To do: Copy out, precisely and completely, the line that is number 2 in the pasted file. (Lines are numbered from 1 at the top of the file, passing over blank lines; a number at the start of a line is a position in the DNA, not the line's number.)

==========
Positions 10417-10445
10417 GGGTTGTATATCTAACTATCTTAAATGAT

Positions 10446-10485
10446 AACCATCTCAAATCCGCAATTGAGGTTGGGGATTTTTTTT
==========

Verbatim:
10417 GGGTTGTATATCTAACTATCTTAAATGAT